Russia has belatedly responded to Finland’s accession to NATO by attempting to engineer a migration crisis along the two countries’ shared border. Russian border guards have begun to allow hundreds of refugees from the Middle East without proper documentation to cross the Russian border with Finland. Helsinki responded by closing several of its border crossings in a move which is already hitting Russian citizens. The situation is reminiscent of when Belarusian dictator Alexander Lukashenko prompted a migration crisis on his own country’s border with Poland in 2021.
- The Finnish government recently announced that since August they have seen a significant increase in the numbers of refugees from Middle Eastern countries (Syria, Iraq and others) attempting to enter the country from Russia. Russia has historically not let people pass through its side of the border without proper documents that would allow them to also enter Finland. But Helsinki says this approach changed in late summer and escalated significantly in November. Since August, 900 refugees have attempted to enter Finland — 800 of them in the last month. Some of the would-be asylum seekers, who have paid thousands of dollars for the journey, arrive at the wintry Russo-Finnish border wearing sneakers and only light clothing.
- In response to the increase in attempted border crossings, Finland closed seven of the eight border posts on its 1,340-kilometer border with Russia. Only the northernmost crossing, deep in the Arctic, remains open. The Finnish border has been closed to Russians who only hold a tourist visa since last year, but had remained open for Finns and Russians with family visas or real estate in Finland, and residents of border areas who had always enjoyed simplified entry procedures.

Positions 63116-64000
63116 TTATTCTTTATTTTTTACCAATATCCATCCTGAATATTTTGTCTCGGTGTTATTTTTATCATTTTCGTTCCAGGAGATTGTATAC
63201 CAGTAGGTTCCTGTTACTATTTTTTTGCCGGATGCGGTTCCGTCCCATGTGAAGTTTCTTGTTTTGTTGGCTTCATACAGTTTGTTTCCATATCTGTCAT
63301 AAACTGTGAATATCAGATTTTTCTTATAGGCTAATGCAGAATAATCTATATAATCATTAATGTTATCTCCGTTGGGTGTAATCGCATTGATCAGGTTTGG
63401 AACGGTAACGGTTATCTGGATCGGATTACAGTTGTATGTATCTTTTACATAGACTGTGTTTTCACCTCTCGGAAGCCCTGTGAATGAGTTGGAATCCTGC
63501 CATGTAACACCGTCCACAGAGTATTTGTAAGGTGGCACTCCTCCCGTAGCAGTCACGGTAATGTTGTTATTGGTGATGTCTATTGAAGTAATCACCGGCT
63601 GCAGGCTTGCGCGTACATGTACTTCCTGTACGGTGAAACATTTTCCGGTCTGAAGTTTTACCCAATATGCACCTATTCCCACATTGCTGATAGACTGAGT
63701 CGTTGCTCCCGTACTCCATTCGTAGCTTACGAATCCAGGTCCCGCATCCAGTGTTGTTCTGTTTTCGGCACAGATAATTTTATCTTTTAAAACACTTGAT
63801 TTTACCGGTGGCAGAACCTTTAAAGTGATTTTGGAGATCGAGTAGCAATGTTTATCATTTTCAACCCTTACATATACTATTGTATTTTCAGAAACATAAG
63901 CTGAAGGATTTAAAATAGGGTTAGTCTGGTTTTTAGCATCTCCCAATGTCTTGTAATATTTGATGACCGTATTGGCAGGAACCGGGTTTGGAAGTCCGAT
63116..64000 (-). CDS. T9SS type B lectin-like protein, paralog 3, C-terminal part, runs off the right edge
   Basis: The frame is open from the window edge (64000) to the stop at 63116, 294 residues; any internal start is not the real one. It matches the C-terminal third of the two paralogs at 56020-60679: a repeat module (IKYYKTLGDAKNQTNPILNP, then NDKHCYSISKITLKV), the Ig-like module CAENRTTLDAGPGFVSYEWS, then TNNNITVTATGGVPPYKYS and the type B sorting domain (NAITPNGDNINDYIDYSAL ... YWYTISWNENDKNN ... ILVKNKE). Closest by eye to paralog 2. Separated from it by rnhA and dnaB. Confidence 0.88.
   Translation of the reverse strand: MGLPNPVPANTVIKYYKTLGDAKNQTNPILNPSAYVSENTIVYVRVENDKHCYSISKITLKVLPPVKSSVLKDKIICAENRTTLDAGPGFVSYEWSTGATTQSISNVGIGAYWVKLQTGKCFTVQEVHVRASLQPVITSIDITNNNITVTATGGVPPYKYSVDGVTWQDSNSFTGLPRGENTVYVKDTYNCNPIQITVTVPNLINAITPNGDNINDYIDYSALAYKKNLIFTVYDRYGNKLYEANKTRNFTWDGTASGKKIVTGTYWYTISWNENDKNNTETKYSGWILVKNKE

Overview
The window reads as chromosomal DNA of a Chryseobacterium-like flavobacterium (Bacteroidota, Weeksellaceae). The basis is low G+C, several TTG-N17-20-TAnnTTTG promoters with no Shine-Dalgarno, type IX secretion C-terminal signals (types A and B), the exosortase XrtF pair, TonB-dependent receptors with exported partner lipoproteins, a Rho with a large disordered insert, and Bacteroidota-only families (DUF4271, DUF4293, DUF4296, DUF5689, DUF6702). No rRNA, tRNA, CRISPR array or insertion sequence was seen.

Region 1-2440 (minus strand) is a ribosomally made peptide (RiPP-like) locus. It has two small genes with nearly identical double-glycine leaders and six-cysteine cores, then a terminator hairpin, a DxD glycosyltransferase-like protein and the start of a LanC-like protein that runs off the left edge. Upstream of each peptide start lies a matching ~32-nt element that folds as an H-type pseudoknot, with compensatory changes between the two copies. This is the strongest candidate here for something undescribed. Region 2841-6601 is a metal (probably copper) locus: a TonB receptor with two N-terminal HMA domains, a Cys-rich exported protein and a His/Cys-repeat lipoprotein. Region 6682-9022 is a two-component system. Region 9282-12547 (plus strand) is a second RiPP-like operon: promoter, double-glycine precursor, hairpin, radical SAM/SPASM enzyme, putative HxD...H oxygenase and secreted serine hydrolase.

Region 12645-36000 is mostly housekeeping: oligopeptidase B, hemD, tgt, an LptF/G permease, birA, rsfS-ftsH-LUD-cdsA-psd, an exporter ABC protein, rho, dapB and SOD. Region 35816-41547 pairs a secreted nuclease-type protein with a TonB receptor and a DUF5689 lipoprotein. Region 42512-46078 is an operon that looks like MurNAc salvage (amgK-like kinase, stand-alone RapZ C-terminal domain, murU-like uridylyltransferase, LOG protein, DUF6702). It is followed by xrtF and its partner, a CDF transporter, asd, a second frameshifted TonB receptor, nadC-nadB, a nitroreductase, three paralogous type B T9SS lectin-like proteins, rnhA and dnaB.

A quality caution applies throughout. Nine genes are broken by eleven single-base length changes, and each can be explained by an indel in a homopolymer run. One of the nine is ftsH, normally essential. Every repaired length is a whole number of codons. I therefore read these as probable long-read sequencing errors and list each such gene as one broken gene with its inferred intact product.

- The Finnish authorities say that Russia is not only allowing migrants to cross without documents, but is actively helping them to do so. Russian media outlets found no direct proof of this, but there is plenty of circumstantial evidence of the role Russian authorities are playing. Fontanka reported that refugees are driven to the border by people smugglers in cars with both Russian and European plates. The service costs €2000–3000, and includes an official invitation letter to receive a visa to Russia, a plane ticket to Minsk or Moscow, transfer via road to St. Petersburg and onward travel to the border. The cost of a bicycle, necessary for crossing the border, is paid separately, the outlet reported.
- Both the Finnish authorities and analysts are certain that the situation has been artificially engineered by Moscow. They recall similar events in 2015-2016, when Russia allegedly took revenge on Finland after it took part in NATO military exercises, as well as the parallel situation in 2021, when Belarus’ Lukashenko staged a far larger migration crisis on the border between Belarus and Poland. The current crisis is seen as Russia’s response to Finland’s accession to NATO in April 2023.
Why the world should care:
Trying to create difficulties for democratic countries through engineering a migration crisis is typical of Russia’s approach to “hybrid warfare.” The main thing is to ensure that these attempts do not result in an Iron Curtain coming crashing back down along Russia’s western borders.